Running this script will:

  • configure the kvm-intel module to allow nested visualization (by unloading the module, adding “options kvm-intel nested=y” to /etc/modprobe.d, and reloading the module)
  • modprobe the dummy kernel module, run “ip link set name tempestnic0 dev dummy0” to create a tempestnic0 dummy interface
  • create a tempestbr bridge, set 192.168.100.1 for the bridge IP, bridge the tempestnic0 and tempesttap
  • configure tftpd-hpa to listen on 192.168.100.1
  • configure isc-dhcp-server to dhcpreply 192.168.100.2 on the tempestbr, so that the KVM machine can boot up with an IP
  • configure apache2 to serve the filesystem.squashfs root filesystem, loaded by the Linux kernel at boot time. Note that you may need to manually start and/or reload apache after this setup though.

Again, you can change the IP addresses if you like. You can also use a real interface if you intend to boot a real hardware rather than a KVM machine (in which case, just omit the –configure-dummy-nick, and manually configure your 2nd interface).

Also, openstack-tempest-ci-live-booter provides a /etc/init.d/openstack-tempest-ci-live-booter script which will configure NAT on your server, so that the Debian Live machine has internet access (needed for apt-get operations). Edit the file if you need to change 192.168.100.1/24 by something else. The script will pick-up the interface that is connected to the default gateway by itself.

The dhcp server is configured to support both legacy PXE and the new iPXE standard. I had to support iPXE, because that’s what the standard KVM ROM does, and also I wanted to keep legacy support for older baremetal hardware. The way iPXE works is that dhcpd tells the client where to fetch the iPXE script, which itself chains to lpxelinux.0 (instead of the standard pxelinux.0). It’s rather easy to setup once you understood how it works.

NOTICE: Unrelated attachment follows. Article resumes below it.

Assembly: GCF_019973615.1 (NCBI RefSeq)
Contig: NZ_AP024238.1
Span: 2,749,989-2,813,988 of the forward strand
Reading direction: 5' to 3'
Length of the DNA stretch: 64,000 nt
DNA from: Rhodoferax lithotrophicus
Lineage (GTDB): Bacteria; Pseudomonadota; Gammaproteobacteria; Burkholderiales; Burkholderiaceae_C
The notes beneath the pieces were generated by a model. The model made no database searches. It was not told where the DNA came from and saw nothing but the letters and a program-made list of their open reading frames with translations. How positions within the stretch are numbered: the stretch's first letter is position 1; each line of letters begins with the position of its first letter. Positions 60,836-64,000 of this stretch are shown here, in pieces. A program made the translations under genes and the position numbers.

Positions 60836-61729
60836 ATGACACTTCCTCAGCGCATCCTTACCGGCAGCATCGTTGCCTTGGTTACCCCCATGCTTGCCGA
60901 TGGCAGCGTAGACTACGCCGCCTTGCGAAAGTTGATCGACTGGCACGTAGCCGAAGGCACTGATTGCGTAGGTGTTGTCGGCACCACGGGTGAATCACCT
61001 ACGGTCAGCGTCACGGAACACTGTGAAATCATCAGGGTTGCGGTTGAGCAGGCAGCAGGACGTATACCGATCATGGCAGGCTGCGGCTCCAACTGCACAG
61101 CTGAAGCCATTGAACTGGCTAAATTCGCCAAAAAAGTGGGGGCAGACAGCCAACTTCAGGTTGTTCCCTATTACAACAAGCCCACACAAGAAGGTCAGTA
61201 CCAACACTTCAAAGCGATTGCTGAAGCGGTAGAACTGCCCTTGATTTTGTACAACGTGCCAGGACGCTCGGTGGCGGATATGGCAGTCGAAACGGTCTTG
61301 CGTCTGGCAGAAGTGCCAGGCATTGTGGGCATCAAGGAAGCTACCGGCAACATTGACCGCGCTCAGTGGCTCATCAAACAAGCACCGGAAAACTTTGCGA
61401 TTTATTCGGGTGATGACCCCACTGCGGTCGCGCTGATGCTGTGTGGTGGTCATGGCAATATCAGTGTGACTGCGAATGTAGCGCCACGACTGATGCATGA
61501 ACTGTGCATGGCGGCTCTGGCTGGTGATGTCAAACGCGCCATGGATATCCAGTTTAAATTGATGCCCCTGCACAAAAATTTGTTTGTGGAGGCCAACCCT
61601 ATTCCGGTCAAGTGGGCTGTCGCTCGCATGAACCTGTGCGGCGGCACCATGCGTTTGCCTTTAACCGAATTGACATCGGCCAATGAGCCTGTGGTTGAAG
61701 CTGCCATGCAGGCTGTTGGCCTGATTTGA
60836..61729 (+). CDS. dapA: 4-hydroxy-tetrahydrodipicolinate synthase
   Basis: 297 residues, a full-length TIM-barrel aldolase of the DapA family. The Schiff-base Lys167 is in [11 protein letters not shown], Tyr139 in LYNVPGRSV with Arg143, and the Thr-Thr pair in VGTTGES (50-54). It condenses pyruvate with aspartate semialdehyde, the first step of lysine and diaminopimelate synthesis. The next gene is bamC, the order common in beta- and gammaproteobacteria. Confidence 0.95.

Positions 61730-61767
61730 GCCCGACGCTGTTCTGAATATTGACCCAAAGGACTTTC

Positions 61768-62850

Build the live image

Now that the PXE server is configured, it’s now time to build the Debian live image. Simply do this to build the image, and copy its resulting files in the PXE server folder (ie: /var/lib/tempest-live-booter):

mkdir live
cd live
openstack-tempest-ci-build-live-image --debian-mirror-addr http://ftp.nl.debian.org/debian

Since we need to login in that server later on, the script will create an ssh key-pair. If you want your own keys, simply drop the id_rsa and id_rsa.pub files in your current folder before running the script. Then make it so that this key-pair can be later on used by default by the user who will run the tempest script (ie: copy id_rsa and id_rsa.pub in the ~/.ssh folder).

Running the openstack-tempest-ci

What the openstack-tempest-ci script does is (re-)starting your KVM virtual machine, ssh into it, upgrade it to sid, install OpenStack, and eventually run all the tempest suite. There’s 2 ways to run it: either install the openstack-tempest-ci package, eventually configure it (in /etc/default/openstack-tempest-ci), and simply run the “openstack-tempest-ci” command. Or, you can skip the installation of the package, and simply run it from source:

git clone http://anonscm.debian.org/git/openstack/debian/openstack-meta-packages.git
cd openstack-meta-packages/src
./openstack-tempest-ci

Indeed, the script is designed to copy all scripts from source inside the Debian Live machine before using these scripts. The reason it’s doing that is because we want to avoid the situation where a modification needs to be uploaded to Debian before being able to test it, and also it was needed to be able to run the openstack-tempest-ci script without installing a package (which would need root access that I don’t have on casulana.debian.org, where running tempest is needed to test official OpenStack Debian images). So, definitively, feel free to hack everything in openstack-meta-packages/src before running the tempest script. Also, openstack-tempest-ci will look for a sources.list file in the current directory, and upload it to the Debian Live system before doing the upgrade/install. This way, it is easy to use the closest mirror.

Post a Comment

You must be logged in to post a comment.